Utah Politicians Decry Trump's 'Horrible' Family Separation Policy
Utah's members of Congress are speaking out against the Trump administration's new "zero-tolerance" policy that has led to the separation of nearly 2,000 children from their parents at the U.S.-Mexico border.
Republican Congresswoman Mia Love issued a statement Monday saying the administration's "horrible" policy had "unnecessarily separated children from their parents."
"As a mother of three children and daughter of immigrant parents, this is something that’s both very tangible and heartbreaking to me," she said in the statement. "This is not a partisan issue – it’s an issue of right or wrong.”
Love says the administration should change its policy immediately and Congress should act to address immigration reform.
Sen. Orrin Hatch said that while the last two administrations have had difficulty stemming the flow of families crossing the border illegally, the policy of separating those families is "wrong."
"I am working with colleagues in both houses on a path forward that recognizes the need for compassion for children and families without incentivizing illegal border crossings," he said in a statment. "That solution can and should be bipartisan."
Rep. Chris Stewart of Utah's 2nd Congressional District and Rep. John Curtis of the 3rd District tweeted their opposition.
The policy of catch-and-release was not the answer. This administration’s policy of zero-tolerance certainly is not the answer. In the coming days, I will be working toward a bipartisan solution that keeps families together.— Rep. Chris Stewart (@RepChrisStewart) June 18, 2018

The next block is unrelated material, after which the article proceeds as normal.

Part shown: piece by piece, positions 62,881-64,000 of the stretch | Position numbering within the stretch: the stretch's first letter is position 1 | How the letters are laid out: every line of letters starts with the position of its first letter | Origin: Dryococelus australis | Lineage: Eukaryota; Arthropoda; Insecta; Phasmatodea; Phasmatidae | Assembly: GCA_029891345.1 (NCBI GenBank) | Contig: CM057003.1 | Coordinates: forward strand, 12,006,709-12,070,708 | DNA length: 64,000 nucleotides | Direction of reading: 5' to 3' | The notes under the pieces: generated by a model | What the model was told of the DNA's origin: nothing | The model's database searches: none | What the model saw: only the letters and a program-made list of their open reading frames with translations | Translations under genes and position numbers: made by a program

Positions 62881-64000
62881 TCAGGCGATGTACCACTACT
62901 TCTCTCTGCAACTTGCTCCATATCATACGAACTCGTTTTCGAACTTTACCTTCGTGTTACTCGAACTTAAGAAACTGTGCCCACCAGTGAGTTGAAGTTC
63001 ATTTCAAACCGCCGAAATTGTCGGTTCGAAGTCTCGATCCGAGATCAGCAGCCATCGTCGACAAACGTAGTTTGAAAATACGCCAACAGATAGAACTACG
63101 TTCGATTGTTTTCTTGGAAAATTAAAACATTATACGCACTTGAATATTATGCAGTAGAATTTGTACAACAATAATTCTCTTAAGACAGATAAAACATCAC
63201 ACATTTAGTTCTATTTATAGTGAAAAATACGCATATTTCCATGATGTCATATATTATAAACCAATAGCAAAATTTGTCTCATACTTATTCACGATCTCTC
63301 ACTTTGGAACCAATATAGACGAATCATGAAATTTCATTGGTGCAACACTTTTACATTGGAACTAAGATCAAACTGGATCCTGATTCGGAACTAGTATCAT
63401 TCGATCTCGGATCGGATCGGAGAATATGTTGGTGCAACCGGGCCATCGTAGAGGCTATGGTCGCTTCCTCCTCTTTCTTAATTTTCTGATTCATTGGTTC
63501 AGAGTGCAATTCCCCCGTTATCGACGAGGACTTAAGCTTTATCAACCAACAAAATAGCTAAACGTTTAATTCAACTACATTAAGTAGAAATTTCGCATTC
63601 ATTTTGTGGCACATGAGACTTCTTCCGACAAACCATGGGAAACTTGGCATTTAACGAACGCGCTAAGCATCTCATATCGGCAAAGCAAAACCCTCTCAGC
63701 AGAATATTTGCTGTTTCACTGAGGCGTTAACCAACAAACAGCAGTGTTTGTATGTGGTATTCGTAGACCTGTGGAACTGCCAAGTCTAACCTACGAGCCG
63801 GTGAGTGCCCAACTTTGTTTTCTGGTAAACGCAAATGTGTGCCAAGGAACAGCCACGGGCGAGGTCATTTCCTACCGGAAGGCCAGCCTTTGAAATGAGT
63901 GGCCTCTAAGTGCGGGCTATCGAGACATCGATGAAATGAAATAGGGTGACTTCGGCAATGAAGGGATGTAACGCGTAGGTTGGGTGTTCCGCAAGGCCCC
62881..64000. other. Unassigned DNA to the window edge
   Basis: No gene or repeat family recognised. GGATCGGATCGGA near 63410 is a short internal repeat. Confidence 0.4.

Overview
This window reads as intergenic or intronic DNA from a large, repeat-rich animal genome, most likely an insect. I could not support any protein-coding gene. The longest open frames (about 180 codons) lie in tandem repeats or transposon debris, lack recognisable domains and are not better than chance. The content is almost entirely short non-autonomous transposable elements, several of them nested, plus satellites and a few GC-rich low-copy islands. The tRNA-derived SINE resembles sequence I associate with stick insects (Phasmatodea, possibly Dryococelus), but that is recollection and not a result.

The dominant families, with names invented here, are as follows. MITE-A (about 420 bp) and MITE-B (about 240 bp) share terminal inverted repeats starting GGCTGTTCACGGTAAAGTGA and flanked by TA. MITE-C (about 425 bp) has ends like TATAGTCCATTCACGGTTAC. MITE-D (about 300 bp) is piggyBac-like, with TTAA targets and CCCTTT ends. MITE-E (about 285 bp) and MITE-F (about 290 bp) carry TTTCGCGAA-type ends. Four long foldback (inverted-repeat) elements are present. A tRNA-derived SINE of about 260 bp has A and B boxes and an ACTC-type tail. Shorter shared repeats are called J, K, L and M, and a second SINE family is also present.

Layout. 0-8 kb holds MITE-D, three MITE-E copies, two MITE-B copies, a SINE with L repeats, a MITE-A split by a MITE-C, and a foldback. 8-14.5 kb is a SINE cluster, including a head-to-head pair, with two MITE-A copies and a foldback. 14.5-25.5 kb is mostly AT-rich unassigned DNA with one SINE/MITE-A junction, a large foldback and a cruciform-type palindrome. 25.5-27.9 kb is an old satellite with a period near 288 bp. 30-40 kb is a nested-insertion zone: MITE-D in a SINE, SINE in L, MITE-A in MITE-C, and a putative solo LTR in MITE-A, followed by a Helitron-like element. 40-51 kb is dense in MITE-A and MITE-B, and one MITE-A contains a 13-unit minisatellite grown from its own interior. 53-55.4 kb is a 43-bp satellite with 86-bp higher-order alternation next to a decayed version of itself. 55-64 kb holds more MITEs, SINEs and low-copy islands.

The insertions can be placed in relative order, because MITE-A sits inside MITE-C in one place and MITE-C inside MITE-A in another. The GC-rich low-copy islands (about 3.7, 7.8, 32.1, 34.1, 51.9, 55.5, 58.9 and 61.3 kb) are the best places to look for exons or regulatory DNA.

I want all Utahns to know that I, along with my entire staff, am doing everything possible, both in Washington and here at home in Utah, to ensure that our government has the tools needed to keep families together.— Rep. John Curtis (@RepJohnCurtis) June 18, 2018
Congress is set to vote on two immigration bills this week. The first is being pushed by more hardline conservative members and would make deep cuts to legal immigration and the visa lottery.
The second bill is being backed by House Speaker Paul Ryan and could capture more support from moderate Republicans. It too makes changes to immigration quotas but also provides a path to citizenship for young undocumented immigrants who were protected under the Obama-era Deferred Action for Childhood Arrivals program.
President Trump has insisted that any bill he sign include funding for a border wall, a campaign promise he has repeatedly returned to, including a pledge that Mexico would pay for it.